Harris County mask order extended until August 26


HOUSTON, Texas (KTRK) — The Harris County Commissioners have voted to extend the recently-issued mask order until August 26.

The order directs any businesses providing goods or services to require all employees and visitors to wear face coverings in areas of close proximity to co-workers or the public.

Just a day before Tuesday’s decision, Judge Lina Hidalgo vowed to ask for the commission’s approval to extend the county’s COVID-19 disaster declaration, which would allow for the mask order extension.

“I will be requesting an extension on the disaster declaration, and if I’m granted that extension from my colleagues, then I do plan to extend the requirement for businesses to require masks from their employees and their patrons,” said the judge on Monday during a Zoom meeting.

She took questions one day after she announced she was in self-quarantine after a member of her office tested positive for COVID-19.

“I am feeling great,” said the judge during Monday’s Zoom meeting. “I don’t feel anything different. I feel strong and have plenty of work to do. I’ve had a lot of people send me messages saying, ‘I’m so glad you’re resting,’ but resting is the last thing I’m doing.”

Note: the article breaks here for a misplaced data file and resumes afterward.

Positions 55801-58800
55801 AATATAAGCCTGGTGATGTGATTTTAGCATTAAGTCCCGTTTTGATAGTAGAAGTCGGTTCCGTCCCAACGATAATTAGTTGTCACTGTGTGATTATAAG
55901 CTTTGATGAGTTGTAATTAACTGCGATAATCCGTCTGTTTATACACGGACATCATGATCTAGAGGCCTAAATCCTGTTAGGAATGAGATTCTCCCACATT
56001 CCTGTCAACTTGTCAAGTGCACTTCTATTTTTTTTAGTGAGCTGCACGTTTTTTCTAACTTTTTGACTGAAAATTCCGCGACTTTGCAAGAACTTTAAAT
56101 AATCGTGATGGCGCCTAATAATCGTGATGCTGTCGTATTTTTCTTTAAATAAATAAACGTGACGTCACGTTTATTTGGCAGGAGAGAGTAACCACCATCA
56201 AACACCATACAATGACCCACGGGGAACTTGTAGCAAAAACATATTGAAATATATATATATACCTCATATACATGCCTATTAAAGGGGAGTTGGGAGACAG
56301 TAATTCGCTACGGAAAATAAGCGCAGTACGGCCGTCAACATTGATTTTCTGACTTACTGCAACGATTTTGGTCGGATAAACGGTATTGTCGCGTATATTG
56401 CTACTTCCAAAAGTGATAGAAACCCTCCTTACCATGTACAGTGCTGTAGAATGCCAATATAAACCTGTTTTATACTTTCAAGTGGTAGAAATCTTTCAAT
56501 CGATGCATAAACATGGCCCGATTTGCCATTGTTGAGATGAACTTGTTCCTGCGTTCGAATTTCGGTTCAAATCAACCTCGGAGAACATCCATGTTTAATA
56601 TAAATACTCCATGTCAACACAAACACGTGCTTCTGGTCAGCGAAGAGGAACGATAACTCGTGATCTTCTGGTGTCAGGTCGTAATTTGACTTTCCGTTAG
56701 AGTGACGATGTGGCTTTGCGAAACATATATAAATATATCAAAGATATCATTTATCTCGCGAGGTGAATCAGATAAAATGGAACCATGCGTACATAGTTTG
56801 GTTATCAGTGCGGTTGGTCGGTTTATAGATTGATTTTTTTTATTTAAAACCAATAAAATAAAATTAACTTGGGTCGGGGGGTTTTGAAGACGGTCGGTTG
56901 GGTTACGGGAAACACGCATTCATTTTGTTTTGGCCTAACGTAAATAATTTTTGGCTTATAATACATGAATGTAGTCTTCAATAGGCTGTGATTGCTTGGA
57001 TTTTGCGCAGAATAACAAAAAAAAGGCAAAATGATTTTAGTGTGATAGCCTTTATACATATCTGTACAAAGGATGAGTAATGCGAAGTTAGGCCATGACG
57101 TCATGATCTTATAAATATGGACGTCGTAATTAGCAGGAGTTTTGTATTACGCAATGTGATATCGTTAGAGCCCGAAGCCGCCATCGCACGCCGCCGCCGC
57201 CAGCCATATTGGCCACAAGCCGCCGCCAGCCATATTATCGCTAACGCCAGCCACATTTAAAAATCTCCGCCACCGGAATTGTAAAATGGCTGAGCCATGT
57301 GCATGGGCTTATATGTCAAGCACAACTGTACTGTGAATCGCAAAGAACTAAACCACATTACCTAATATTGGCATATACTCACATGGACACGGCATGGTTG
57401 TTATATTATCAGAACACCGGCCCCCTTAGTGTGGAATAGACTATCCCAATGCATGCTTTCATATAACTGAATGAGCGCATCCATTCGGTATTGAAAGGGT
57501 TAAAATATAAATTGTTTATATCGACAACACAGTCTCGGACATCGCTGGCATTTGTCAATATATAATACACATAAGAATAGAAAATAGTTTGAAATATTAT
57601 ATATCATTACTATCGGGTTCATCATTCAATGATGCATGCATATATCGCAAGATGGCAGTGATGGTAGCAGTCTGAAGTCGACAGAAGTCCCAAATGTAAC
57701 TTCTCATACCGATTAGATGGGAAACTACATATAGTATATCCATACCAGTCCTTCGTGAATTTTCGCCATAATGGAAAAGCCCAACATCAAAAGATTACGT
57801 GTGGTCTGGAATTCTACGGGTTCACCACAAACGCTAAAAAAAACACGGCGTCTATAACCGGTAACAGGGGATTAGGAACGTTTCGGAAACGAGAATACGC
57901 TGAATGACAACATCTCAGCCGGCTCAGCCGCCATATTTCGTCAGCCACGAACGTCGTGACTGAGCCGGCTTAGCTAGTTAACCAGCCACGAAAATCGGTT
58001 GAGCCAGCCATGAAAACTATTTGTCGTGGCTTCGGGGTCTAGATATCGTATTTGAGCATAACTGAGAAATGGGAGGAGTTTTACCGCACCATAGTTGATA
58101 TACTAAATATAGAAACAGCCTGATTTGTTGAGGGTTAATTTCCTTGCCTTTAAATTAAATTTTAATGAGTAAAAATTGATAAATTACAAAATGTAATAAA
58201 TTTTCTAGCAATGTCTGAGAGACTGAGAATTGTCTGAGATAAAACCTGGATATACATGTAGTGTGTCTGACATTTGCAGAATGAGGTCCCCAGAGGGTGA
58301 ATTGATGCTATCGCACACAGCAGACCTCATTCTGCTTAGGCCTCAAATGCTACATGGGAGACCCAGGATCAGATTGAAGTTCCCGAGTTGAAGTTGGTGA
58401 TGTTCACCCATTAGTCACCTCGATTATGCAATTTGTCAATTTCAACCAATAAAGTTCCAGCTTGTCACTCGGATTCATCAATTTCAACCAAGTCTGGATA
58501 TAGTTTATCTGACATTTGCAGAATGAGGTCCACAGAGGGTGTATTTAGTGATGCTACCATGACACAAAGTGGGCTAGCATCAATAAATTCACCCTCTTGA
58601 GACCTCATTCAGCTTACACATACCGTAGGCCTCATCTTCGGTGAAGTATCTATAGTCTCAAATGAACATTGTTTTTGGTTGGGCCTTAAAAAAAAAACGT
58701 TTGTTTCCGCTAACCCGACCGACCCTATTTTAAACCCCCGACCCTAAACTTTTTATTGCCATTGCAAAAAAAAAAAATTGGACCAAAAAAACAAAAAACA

Hidalgo discussed the county’s efforts to flatten the curve, her discussions with Gov. Greg Abbott, and her fight for the authority to issue another stay-at-home order after local officials lifted the previous one.

“The governor has taken some steps, which are great and they’re necessary [such as] making sure that the bars are closed,” explained Hidalgo. “My fear is we don’t have any proof that alone will do it. There is no evidence from a community that was on the verge of disaster, and they put the restaurants at 50 percent capacity and suddenly, everything is fine. The only thing we know works is a stay-at-home order, and anything short of that is a gamble on our own people.”

When asked if she’s noticed a change in behavior from the public after increasing the COVID-19 threat level in the area to red, which means it’s severe, she said she’s content with what she’s seeing, but would like to see more.

“I’ve noticed some change,” explained Hidalgo. “I’m very heartened by the community recognizing that we have to take steps. Now the concern is I know it doesn’t have as much of an impact if it’s a recommendation as opposed to a requirement, and that’s not a knock on the community.”
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